Are Whitening Toothpastes Bad For Your Teeth?

Who doesn't love a gorgeous smile with white gleaming teeth? If you want to naturally give your teeth a pearly look, the best way to start is by regularly brushing and flossing while following dentist-recommended techniques, according to Healthline. This helps remove plaque formation that destroys the enamel (the upper-most layer), which makes teeth appear to be yellow. Plaque is usually formed by multiple layers of food that gradually erode the enamel and lead to discoloration.

The truth is that achieving sparkling white teeth isn't an easy feat and requires a lot of effort. In 2020 alone, 37 million people in the US used some kind of teeth whitening agent (via Statistica). Thus, it goes without saying that people aren't afraid to spend big on getting dreamy white teeth and enhancing their overall beauty. At the same time, it's also necessary to keep in mind that using too many harsh chemicals can have adverse effects and damage the health of your teeth in the process.

Is it okay to use a teeth whitening toothpaste?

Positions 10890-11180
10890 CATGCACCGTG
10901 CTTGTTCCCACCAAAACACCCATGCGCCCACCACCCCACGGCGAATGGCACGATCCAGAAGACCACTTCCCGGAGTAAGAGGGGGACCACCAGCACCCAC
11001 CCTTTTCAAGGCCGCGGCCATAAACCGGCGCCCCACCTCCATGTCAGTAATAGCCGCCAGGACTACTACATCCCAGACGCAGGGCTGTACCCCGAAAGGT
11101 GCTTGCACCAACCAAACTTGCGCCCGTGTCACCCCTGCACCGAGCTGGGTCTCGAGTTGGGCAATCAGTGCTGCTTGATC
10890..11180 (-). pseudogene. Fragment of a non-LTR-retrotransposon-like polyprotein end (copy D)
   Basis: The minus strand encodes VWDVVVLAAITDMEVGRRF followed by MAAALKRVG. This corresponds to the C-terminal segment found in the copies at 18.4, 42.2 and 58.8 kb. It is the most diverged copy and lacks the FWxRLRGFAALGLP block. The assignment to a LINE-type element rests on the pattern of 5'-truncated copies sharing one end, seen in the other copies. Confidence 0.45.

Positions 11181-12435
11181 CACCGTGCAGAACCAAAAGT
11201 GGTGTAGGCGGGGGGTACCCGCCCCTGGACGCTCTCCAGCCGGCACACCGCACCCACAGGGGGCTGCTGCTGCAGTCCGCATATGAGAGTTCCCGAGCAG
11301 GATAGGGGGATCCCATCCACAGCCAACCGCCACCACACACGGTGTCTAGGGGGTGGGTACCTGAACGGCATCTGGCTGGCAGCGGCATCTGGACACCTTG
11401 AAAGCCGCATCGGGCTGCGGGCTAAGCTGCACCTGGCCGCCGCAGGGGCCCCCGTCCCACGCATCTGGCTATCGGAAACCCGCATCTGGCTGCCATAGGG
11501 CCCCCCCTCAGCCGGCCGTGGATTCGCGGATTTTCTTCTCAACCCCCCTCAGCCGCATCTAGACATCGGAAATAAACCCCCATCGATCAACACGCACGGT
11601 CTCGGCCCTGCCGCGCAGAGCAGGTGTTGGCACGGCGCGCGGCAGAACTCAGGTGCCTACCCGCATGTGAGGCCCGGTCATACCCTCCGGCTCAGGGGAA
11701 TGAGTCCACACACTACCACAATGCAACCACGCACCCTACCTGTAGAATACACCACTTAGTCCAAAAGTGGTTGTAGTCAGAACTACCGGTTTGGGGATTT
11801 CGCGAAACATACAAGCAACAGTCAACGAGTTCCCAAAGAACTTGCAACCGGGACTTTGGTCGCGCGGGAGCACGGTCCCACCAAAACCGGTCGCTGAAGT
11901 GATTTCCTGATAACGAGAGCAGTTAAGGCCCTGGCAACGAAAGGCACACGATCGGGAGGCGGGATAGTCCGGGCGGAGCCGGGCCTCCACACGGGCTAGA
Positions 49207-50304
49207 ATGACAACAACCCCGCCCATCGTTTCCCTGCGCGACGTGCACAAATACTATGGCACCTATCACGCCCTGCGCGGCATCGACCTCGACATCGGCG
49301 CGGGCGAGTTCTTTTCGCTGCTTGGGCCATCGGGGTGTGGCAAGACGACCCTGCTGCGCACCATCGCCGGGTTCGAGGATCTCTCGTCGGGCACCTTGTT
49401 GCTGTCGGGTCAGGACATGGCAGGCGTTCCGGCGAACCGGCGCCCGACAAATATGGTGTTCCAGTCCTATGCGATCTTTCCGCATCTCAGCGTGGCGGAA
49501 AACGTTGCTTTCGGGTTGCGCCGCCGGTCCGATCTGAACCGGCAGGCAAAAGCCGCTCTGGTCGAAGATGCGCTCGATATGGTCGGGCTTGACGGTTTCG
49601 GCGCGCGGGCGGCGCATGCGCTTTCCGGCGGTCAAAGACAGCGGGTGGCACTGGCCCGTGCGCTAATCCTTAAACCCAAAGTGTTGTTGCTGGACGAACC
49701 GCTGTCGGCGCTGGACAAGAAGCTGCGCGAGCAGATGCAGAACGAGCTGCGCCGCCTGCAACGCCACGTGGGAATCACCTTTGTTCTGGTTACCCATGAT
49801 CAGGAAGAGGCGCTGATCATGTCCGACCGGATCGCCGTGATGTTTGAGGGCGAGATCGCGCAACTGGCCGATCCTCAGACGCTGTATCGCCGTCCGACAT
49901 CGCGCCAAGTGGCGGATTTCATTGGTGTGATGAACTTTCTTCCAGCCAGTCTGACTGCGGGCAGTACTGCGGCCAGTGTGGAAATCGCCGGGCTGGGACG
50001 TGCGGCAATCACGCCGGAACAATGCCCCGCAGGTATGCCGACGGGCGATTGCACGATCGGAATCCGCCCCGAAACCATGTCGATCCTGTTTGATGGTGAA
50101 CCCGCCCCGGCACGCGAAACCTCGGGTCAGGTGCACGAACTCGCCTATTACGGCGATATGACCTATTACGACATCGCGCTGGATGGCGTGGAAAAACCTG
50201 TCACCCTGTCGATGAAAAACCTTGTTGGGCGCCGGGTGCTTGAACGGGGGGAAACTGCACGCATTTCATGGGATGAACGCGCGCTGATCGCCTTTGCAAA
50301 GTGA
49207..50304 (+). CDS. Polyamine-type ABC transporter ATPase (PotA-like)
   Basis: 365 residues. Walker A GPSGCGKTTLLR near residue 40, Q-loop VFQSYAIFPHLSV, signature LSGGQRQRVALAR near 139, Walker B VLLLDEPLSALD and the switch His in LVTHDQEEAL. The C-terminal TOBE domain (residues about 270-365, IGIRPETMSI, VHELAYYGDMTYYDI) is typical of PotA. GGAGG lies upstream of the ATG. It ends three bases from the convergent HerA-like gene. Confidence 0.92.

Whitening toothpaste remains among the most affordable ways to get rid of stains and regain the original beauty of your teeth. WebMD reports that these products are generally less harsh and have no bleach. They also have a mild effect on teeth whitening and might only remove stains to a limited extent. For better results, you may want to visit a dentist for a professional whitening procedure. However, keep in mind that it possesses risks, and it might not be best for everyone.

According to experts at Dentistry of West Bend, it's fine to use teeth whitening toothpaste, but what really matters is the type of toothbrush you use and the technique of brushing. They emphasize that most of the whitening toothpaste on the market has the seal of approval from the American Dental Association (ADA) and the US Food and Drug Administration (FDA). The FDA categorizes the safety of whitening toothpaste by assessing their Relative Dentin Abrasivity (RDA) score. Below 249 is regarded as safe and anything above this threshold holds risk for your tooth enamel.